Terry Wilson and Sheena Paylor, area VP for Assured HomeHealth, talk about specialized services in home health. They work on specialties such as continence, which includes pelvic floor muscle training and bladder retraining, which has twice daily visits and gets results in four to six weeks. Also we help with lifestyle interventions, such as when to stop drinking before bedtime and what to drink. Anything that home health does requires an order from their physician.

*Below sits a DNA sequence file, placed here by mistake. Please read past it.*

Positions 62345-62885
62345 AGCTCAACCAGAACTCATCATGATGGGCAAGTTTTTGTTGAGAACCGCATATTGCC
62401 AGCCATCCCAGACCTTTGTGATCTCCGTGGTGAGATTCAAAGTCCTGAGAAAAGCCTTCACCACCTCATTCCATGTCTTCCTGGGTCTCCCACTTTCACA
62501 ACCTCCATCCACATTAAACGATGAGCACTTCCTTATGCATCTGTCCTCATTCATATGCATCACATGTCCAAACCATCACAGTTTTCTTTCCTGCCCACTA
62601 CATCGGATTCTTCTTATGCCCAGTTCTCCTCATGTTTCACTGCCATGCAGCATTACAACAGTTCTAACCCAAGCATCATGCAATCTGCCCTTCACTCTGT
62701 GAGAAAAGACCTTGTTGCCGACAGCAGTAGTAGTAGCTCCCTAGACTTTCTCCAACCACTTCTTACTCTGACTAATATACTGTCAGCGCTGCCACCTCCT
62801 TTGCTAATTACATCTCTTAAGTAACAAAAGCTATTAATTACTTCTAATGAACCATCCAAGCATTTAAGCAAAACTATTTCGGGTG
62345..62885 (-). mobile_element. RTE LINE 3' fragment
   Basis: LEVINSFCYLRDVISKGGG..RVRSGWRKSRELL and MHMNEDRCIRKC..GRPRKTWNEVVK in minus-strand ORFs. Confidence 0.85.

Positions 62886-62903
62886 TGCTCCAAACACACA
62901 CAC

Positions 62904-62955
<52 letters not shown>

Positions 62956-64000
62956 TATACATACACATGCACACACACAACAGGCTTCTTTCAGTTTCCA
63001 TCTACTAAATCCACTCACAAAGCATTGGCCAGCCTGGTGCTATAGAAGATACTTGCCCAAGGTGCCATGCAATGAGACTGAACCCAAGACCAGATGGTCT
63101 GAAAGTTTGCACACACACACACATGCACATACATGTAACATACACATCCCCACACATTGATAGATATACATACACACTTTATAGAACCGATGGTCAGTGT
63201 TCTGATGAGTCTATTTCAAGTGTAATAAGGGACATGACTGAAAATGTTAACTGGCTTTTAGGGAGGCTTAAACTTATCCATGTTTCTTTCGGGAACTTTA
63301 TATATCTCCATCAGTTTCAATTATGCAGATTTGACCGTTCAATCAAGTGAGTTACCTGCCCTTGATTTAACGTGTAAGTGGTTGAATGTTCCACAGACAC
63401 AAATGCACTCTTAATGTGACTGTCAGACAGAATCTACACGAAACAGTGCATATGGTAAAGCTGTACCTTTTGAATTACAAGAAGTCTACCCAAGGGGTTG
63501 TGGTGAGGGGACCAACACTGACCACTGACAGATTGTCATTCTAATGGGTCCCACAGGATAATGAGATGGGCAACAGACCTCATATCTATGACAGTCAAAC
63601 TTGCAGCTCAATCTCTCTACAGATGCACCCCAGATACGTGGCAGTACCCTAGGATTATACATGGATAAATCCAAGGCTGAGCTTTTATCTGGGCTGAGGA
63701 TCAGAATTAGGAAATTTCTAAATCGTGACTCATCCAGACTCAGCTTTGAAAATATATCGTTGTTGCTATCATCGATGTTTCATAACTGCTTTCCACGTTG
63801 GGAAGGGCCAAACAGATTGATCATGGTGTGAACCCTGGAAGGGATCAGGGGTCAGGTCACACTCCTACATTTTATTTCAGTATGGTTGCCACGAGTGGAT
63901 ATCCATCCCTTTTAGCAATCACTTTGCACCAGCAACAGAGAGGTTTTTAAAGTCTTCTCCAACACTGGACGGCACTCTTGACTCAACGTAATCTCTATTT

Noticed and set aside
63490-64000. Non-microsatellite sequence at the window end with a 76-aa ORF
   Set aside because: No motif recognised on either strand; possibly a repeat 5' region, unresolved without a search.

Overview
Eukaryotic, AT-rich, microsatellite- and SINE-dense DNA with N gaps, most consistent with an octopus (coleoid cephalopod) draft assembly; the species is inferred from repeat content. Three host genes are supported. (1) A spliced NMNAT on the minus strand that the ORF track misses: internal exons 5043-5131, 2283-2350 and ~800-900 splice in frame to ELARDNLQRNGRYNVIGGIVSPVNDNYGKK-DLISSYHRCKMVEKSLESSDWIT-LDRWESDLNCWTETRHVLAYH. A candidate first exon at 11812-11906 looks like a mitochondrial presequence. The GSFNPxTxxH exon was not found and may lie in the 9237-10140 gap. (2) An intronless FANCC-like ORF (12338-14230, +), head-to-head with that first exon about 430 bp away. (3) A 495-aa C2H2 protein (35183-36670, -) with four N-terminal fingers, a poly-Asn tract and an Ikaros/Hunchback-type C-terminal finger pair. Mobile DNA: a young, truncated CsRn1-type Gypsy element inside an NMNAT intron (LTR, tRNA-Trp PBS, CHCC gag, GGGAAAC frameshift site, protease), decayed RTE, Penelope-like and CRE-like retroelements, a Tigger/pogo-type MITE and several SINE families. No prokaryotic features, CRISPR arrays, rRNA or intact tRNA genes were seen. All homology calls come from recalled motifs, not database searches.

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The following is a podcast from a qualified senior care provider, hurt, on the answers for elders radio show. And Welcome back to answers for elders radio everyone. I am here with Wonderful Terry Wilson and Sheena Paylor from assured home health in western Washington, servicing Snohomish through Cowlitz counties, and I’m so glad you can’t. Guys are willing to stay for another program because we talked a lot in our first segment about prevention, but I think there’s other things that you touched on in the previous segment about, you know, like continents programs and things like that that we may not think that home health agency can help our loved one. That Medicare pays for, by the way, as long as it’s prescribed by your doctor. So Terry and Sheena, tell us a little bit about some of the specialties that you guys. Yeah, we’re gone. We’d love to. So, specifically to our continents program it’s for both men and women. Some facts about continents that it affects twenty five million adults in the US. Women wait six and a half years to address it. A lot of it’s because of just embarrassment, because of what it is. However, our program is noninvasive, but the results and the outcomes are well worth them reaching out to get help right away. So what kind of things do you do for continent? It’s so what we do is we do a public floor, muscle training, a bladder retraining and scheduled voiding. Oftentimes people began to start needing to void throughout the night many times, which, as we mentioned in the previous segment, results and falls. Absolutely we do lifestyle interventions. Maybe that has something to do with medications, their diet, when to stop drinking before before bedtime or nerve time. We also do and what do you drink? Yeah, I think that exactly thing. You know. I mean I know that if I have a cup of herbal tea, tea is what a diuretic. So what is it going to make you do? Is Go to the bathroom, exactly, and a lot of elderly’s drink coffee and tea, as I know my grandparents all all day long, from start to finish. Absolutely, and you’ve got and you guys, you know, with this kind of a program, what couldn’t what can families expect or what kind of senior expect you guys come in and kind of work with the doctor. What specifically do you do to set up the program? It’s a very private situation, so it would be with our therapists would come out and have an honest dialog with your mom. She may not want you there as to how how bad it is or what’s going on with her speary. True, it’s one of the most private. That and money is the two things people have a hard time talking about them. And then, once they get the facts in order, they set up a routine and actually work with them. The first part is on relaxation, because a lot of that is just the urgency in the nerves and the fear. Teaching people how to relax. And then, let’s you mentioned retraining the bladder. So it’s twice a day. The program needs to be done. It’s made ten to fifteen minutes a time, morning and an evening, and they start to see results as soon as four to six weeks. Wow, that’s awesome. That’s awesome. It’s particularly proven to be helpful. Say a patient goes in the hospital and has a catheter inserted while they’re in there for surgery or whatever. Once that Catherine’s out. That’s often a trigger to someone starts to have some incontinence issue because they lose that, they lose that muscle and all they have to be is what’s considered homebound for Medicare. That’s a very gray type of term, but what that would mean is they can still go to church, they can still get their hair done, they can still go to the grocery, but they’re exhausted for the rest of the day or just wipes them out. It’s called taxing to get out of the house. So if you see that with mom, you see that within continents, call our office and we’re happy to have you assessed and get you started. Now, if you’re going to assess, don’t you need a doctor’s order or not on something like that? Anything that home health does with our patients requires an order from their physician. Okay, it’s something simple. Typically, if it’s something you’re wanting for, say, you’re getting involved in mom or Dad’s care, you can call the physician and have an appointment made to discuss it and they can send an order to us directly. Something to know if you’re starting to see some changes with mom or dad and and you’re concerned, are they starting to be less social? Oftentimes that relate very truth’s very true, and I think too, is just the overall you know, what’s their life too, style, like I you know, if they’re sticking close to home, chances are that might be part of it. And you know it’s so interesting, Terry, that you said that. One of the things you said is they’ll tell your therapist things they won’t tell their daughter. That is so, absolutely, so common in so many situations with our with our parents. They are still their parents, are parents, right, you are still the daughter, you’re still the son. So obviously they’re going to be strong for their kids, and strength in in a mindset of a parent doesn’t mean that they have continents issues, and so they’re not going to talk about it. Absolutely true. Good place to start if you’re questioning is check the waste basket in the bathroom and see if you find pads or depends. They might not have mentioned it, but they will be changing them throughout the day at least once or twice, or they’re wearing you know, those kind of underwear, which is often times. Will will be an indicator, which is true. So tell me a little bit about do you do other types of specialty type services? Definitely one of our fall prevention programs it’s called active life balance. The focus on that program is is towards dizziness. We work with neuropathy, so maybe someone has diabetes that the percentage of people falling just from having neuropathy is so high, over fifty percent. If you cannot fail your feet, it’s very, very considering. It’s and you know or COPD can happen to that was exactly oxygen exactly. We work with the vestibular system, which is the inner ear, which causes dizzyness and oftentimes people confuse it with Vertigo, but it really is something that we can help. We have therapist, physical therapists that are certified in a program called bbpv, which helps put those inner crystals back in place in their ear. And the stories that we’ve heard as far as patients that have had that done and the feeling they have just minutes after and they’re able to be mobile again and wow, and I sure that can again affect patients like that have Parkinson’s. I would a APP and MS space or ms that could be a certain or anything that has to do with balance situations, anything that you can do on that end to help with that. I’m sure is something that you would be considerable and it can be done multiple times throughout the year. You know, it’s not just a one and done situation. So when you come and do an assessment, we were talking a lot about that. You guys serve pretty much throughout, you know, greater Puget Sound. On what happens in an assessment. I’m just curious how how it looks, as typically it’s a lengthier visit by our clinician, typically between one to two hours. They sit down with the patient and they go over their health history, what their needs are and, most importantly, what their goals are. Where do they want to be at the end of my session? Do they want to be getting their mail on their own where that they used to do before this hospital episode maybe they had, maybe they had pneumonia, and their week and they want to be able to go to church again, and that’s where we’re going to tailor our plan of care is to what their goals are. And then you said in this earlier segment you talked about surveying the home as well. That happens also, I’m assuming, in this assessment always. Safety is always our number one focus with patients because we want them to be at home just as much as they do, and so we need to make sure that that environment is safe for them. And so if that means removing rugs or at least recommending, so we do a lot of recommending as far as what will be most safe for them. Maybe their shower needs some grab bars, maybe they need to set up there there things in their home a little bit differently just to avoid a fall or a reach that may result in a fall. Medication management is also key during the initial assessment and getting eyes on the nurses and physical therapist get eyes on what’s in those bottles. Are they accurate? Have they’ve been mixed up? What type of supplements they might not be, they might be taking or not that could affect it. Yes, and that is gone through, I think, almost every visit to make sure that those medications are being managed properly well, and you know, when you’re saying that kind of thing, it’s it makes me think about to son or daughter may not be there when you guys do the assessment. So when son or daughter are there, you know at the home, they’re going to say mom, what happened when you went home health came okay. So, if I’m son or daughter, obviously there’s hippolats things like that. But what? What? How can family support your efforts? If there’s a family that wants to be involved, we try to coordinate our visits with that. So maybe that’s great. We could do a day that they aren’t working or after work. We try to accommodate as much as possible. Whatever is going to result and better outcomes. Is is our focus and our goal, especially, as Terry mentioned, with the medications. Oftentimes patients are in hospitals and they’re on all of these new medications. They just want to go home, they don’t feel well. They saw a specialist, they have this medication from this doctor that medication from that doctor. So we’re really focusing on the education piece and teaching why, why they’re taking those medications, when to take those medications, how what they’re for, so they can be a better advocate for themselves and their health. Yes, and I think that’s so critical and and you know, when we’re talking about that is how can I be the best support for my parent? And you know, we talked about how to be a good watch dog but also I think it’s true to just sit down with mom and say, you know, how are you feeling? You know, what do you feel like in the morning when you wake up? Mom Is, does it take you a while to get going in the morning? Because sometimes that happens. I think you know, once you read, you know they get out of the bed, maybe they’re just not very responsive for a little while, or maybe they’re going to bed at like six o’clock at night or you know some of this crazy stuff because they just don’t have the energy throughout the day. I’m those are I mean, what are these indicators that would probably denote to talk to a doctor at that point. Definitely, if there’s any type of change in their normal activity, then it’s something worth talking about. A big portion of what home health does is a focus, especially by our occupational therapist, as they’re adls their active daily living. Absolutely, are they not doing what they used to do? Is it reducing are they not social? Are they not cooking? Maybe they baked a lot before and and they’re just not so those are things we want to focus on. So how do we reach you? Guys? It’s real easy. I’ll just give you our Seattle office as well as our website. Our parent company is the La to see group for a short home health here in Washington. So our website is LHC Groupcom. Our Seattle Office is to zero six three, six four, one thousand four hundred and eighty four, or my cell is always on and I’m happy to answer or find an answer for anyone, and that is two thousand and six three, zero, zero six thirty two. Terry and Sheena, it has been such an honor having you guys on the show. Thank you for sharing all of this information with our listeners to so. We really want to help people be able to stay in their home and stay healthy and we love it. Thank you both. Thank you. Answers for elders radio show with Suzanne Newman hopes you found this podcast useful in your journey of navigating senior care. 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Originally published June 16, 2018